The rain kept coming down, and Scott Mindel’s target time kept going up.
On a nasty, raw, windy day that produced slow times across the board, the former Shenendehowa High star finished the 122nd Boston Marathon in 2:32:48, his slowest time in four attempts.
The 31-year-old Mindel said before the race that he was in shape to approach 2:20, but because of the weather forecast, he tempered that expectation. His target time continued to undergo revision with each passing mile over the course of the last six miles of the 26.2-mile race.
Near the end, “I was doing everything I could not to walk,” Mindel said Monday afternoon. “For most of the race, I thought I could be around 2:27, 2:28. With 10k to go, I said, ‘Alright, let’s get under 2:28.’ Then with two miles left, I was thinking hopefully I’d be under 2:32. The last mile, I was just trying to get under 2:33, and then I could see the clock.”
Mindel was passed by a few runners in the closing miles, but managed to hang on for 30th place overall.
While running with some others he recognized whose pace he was familiar with, Mindel took it out a little faster than he wanted to at the start, which, besides the weather, probably cost him at the end of the race, he said.
Mindel hit the half marathon in 1:12:03 and was still maintaining a 5:30 mile pace, but that number steadily moved up in the second half.
“It wasn’t too bad in the first 10k, but I could tell I strained a little too much,” he said. “I actually held it together for 20 miles, but the last three or four, especially the last two, were hard. That’s where you get into Brookline. It was raining the whole time, but it turned into a downpour there, and there was a strong headwind.”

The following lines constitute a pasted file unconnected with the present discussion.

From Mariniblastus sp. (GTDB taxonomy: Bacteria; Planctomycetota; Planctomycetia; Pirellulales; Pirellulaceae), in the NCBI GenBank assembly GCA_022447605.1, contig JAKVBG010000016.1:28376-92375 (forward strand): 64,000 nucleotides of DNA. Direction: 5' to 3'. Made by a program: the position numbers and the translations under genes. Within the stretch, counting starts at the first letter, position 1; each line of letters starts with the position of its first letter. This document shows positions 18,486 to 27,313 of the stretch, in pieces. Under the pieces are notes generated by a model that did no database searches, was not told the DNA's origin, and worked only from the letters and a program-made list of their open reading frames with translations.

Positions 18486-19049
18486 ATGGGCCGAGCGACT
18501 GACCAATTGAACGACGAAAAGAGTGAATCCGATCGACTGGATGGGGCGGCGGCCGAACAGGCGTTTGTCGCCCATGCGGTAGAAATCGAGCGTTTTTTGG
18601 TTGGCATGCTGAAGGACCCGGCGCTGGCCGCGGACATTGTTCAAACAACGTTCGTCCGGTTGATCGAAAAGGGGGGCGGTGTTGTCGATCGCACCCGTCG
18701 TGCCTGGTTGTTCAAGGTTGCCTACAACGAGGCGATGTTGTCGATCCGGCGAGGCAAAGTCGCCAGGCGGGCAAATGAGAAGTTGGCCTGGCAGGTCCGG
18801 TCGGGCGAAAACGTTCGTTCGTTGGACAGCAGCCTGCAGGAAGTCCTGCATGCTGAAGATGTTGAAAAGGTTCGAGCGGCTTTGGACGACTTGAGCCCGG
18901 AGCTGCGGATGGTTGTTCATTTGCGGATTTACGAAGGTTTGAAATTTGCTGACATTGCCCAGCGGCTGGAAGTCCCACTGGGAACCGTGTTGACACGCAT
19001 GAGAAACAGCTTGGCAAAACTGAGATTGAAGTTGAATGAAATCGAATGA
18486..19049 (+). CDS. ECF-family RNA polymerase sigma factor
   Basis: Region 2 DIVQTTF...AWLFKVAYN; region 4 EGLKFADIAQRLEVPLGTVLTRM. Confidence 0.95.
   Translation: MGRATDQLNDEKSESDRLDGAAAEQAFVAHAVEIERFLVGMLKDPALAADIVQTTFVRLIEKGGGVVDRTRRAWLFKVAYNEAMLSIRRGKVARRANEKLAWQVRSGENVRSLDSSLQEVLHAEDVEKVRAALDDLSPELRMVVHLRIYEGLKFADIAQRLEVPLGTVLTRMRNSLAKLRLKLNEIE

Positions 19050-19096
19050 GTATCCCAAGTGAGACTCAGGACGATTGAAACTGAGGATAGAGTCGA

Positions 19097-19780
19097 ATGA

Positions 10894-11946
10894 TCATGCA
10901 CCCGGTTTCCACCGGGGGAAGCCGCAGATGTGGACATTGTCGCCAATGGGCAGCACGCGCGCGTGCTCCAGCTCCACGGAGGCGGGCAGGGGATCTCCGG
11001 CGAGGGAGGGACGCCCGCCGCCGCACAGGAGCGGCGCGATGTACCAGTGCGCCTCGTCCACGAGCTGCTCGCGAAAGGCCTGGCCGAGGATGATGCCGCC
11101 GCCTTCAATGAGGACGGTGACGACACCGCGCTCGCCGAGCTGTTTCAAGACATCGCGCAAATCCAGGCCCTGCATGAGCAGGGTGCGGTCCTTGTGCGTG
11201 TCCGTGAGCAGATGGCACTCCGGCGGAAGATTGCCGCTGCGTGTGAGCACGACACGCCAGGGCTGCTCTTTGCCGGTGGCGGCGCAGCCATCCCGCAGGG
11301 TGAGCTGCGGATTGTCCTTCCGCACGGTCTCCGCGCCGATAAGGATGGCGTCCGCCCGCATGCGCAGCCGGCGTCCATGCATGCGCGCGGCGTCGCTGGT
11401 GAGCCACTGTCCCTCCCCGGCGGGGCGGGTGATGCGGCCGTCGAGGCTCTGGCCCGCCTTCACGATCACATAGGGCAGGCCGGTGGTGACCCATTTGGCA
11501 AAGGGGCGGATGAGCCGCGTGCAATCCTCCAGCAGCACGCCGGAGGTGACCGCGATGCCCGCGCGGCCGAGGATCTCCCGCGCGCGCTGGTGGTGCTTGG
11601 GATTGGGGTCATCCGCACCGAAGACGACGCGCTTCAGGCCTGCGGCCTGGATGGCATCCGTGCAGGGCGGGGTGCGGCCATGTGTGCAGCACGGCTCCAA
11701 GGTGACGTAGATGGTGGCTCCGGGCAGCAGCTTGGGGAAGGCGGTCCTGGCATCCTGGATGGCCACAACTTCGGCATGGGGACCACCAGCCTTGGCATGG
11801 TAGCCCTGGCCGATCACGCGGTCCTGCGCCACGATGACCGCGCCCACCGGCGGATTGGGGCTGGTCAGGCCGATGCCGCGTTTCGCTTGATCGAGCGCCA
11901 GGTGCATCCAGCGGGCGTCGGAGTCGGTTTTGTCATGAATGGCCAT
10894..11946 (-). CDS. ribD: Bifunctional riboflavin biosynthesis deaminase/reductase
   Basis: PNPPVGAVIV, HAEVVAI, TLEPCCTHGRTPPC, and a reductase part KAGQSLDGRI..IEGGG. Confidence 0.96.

It helped that the crowds of fans on the sidelines, although thinner than usual, still turned out once the field got into the towns along the route.
“Wellesley was not as crazy as it usually is, but they were still out there screaming,” Mindel said. “And there was still a ton of fans at the finish.”
He passed a tiring runner right before the finish line and found out later that he was in the top 30.
A long, miserable day was finally over, and it took about 25 minutes for him to reach his father, Mark, his wife Sasha and her mother.
“I was just ecstatic to be done, but as bad as I felt, walking around after was probably the best I’ve felt after,” he said.
Dan Larson of Queensbury finished the race in 4:37:43 to run his streak to 43 straight finishes, one of the longest current streaks. The 66-year-old started the 1975 race, but dropped out with a 102 fever.
John Geesler, 59, of St. Johnsville also maintained his streak, pushing it to 31 straight finishes with a time of 4:26:04.